City Cast

Where To Spot These Beautiful Black And Blue Butterflies

Brooke Lewis
Posted on August 29
A black and blue spicebush swallowtail perches on a purple flower.

Spicebush swallowtails sometimes mimic the coloration of the toxic pipeline swallowtail to ward off predators. (Marcia Straub/Getty Images)

Along the trails of Houston Arboretum, you might spot a spicebush swallowtail. These butterflies are a beautiful black and blue. They thrive in moist environments, forested areas, and enjoy flowers, specifically butterfly weed. If they get hungry, they drink nectar from flowers and also take moisture and other nutrients from puddles and wet grounds. Sometimes they can mimic the color of the toxic pipevine swallowtail as Kelsey Low of Houston Arboretum explains below.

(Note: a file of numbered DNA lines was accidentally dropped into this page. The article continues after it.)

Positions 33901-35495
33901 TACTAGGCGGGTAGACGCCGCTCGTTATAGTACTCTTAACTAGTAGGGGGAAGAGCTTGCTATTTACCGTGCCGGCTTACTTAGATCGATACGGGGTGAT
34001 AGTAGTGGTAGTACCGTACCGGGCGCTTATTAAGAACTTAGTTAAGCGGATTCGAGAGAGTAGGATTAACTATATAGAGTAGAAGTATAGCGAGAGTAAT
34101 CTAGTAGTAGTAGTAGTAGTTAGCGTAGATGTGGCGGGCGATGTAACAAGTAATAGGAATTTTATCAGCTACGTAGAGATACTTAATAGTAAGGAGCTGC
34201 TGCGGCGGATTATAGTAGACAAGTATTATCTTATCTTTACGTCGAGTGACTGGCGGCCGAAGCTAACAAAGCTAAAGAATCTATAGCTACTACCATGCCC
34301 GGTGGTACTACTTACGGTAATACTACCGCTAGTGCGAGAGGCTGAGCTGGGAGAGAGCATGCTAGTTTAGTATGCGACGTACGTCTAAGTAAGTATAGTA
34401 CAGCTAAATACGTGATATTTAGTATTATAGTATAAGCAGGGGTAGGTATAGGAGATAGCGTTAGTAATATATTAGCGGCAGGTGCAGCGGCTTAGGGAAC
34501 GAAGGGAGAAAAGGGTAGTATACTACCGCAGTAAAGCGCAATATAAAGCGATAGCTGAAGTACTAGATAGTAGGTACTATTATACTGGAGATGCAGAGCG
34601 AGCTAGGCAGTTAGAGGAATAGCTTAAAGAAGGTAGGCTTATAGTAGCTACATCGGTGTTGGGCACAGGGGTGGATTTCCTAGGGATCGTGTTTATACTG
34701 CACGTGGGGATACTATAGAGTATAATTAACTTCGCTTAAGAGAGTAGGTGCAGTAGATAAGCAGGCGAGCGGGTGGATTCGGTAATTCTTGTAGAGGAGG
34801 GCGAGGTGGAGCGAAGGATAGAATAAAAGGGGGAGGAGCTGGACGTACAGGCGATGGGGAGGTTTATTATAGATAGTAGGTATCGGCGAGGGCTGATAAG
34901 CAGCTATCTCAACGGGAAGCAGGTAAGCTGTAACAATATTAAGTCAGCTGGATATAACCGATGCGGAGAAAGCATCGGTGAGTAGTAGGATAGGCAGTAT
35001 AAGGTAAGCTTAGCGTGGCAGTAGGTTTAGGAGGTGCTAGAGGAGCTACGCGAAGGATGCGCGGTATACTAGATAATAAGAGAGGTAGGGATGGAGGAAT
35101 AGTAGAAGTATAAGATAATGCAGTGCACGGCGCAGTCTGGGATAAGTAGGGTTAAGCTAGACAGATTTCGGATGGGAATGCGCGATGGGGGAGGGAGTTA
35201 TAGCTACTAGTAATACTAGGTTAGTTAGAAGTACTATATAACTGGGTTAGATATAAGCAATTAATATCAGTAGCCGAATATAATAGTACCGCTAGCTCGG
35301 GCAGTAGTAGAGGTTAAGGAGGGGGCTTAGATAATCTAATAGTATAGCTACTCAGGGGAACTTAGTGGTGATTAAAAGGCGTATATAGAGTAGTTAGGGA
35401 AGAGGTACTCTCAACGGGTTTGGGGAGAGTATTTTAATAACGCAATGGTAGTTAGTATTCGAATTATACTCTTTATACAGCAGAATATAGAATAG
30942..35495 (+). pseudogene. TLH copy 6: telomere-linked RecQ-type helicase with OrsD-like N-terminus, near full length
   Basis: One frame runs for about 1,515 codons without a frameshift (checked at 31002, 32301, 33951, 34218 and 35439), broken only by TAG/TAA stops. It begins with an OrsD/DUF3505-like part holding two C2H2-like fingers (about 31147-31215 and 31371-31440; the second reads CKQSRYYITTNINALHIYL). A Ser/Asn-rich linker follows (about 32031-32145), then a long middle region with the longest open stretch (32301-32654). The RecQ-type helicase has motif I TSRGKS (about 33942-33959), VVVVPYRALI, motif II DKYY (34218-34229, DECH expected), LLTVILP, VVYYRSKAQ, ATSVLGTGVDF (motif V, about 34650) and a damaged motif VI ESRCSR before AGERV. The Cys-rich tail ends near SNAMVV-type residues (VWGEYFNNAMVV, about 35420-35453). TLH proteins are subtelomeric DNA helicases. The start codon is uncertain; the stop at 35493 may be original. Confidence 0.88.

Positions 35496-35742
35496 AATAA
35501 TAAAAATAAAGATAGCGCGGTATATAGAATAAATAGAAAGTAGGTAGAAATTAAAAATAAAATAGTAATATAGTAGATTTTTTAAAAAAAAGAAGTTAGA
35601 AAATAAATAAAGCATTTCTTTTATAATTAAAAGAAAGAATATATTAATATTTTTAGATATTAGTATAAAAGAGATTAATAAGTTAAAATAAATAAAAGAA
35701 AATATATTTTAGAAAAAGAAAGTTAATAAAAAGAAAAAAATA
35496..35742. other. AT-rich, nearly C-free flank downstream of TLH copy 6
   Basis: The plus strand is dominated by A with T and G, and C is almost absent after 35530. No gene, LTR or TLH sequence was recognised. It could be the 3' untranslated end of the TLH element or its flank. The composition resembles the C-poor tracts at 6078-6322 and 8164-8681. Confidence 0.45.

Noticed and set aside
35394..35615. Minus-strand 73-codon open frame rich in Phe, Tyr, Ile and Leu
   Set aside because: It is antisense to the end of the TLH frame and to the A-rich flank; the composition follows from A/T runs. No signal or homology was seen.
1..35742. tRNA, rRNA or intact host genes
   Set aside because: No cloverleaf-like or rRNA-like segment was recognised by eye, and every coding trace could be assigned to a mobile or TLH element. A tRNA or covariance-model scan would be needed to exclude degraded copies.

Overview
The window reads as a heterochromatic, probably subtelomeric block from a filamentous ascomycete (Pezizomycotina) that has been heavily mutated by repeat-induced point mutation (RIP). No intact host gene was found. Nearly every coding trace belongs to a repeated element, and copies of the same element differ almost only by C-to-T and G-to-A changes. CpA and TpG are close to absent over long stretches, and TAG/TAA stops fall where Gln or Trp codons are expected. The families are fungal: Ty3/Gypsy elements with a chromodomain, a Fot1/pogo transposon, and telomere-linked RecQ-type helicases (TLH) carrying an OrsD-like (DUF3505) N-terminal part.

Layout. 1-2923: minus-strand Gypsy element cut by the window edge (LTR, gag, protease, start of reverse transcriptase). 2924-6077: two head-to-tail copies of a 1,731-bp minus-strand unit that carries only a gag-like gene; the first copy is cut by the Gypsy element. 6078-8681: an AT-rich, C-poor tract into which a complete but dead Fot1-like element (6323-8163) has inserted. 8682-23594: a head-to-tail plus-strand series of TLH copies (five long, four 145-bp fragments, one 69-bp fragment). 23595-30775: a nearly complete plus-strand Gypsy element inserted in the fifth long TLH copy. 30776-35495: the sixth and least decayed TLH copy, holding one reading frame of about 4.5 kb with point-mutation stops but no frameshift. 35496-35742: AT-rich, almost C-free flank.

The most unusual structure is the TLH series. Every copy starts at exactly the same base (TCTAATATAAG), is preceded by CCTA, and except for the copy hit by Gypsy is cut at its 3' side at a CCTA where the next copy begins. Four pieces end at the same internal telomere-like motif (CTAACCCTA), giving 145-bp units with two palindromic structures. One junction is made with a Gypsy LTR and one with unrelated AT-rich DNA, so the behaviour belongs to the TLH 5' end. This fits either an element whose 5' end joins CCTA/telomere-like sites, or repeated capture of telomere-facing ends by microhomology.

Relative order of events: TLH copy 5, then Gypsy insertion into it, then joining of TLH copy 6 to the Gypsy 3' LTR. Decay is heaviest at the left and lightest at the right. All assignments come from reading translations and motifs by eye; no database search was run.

Kelsey Low of Houston Arboretum shares this: “They mimic the coloration of the toxic pipevine swallowtail, hoping to get passed over by predators who have learned that black-and-blue butterflies taste terrible. Even their caterpillars are mimics: they start out looking like bird droppings, and then when they’re too large to pull off that disguise, they change to resemble miniature snakes!”

Have you spotted one of these before or do you have an insect you want featured in Urban Almanac? Email me.

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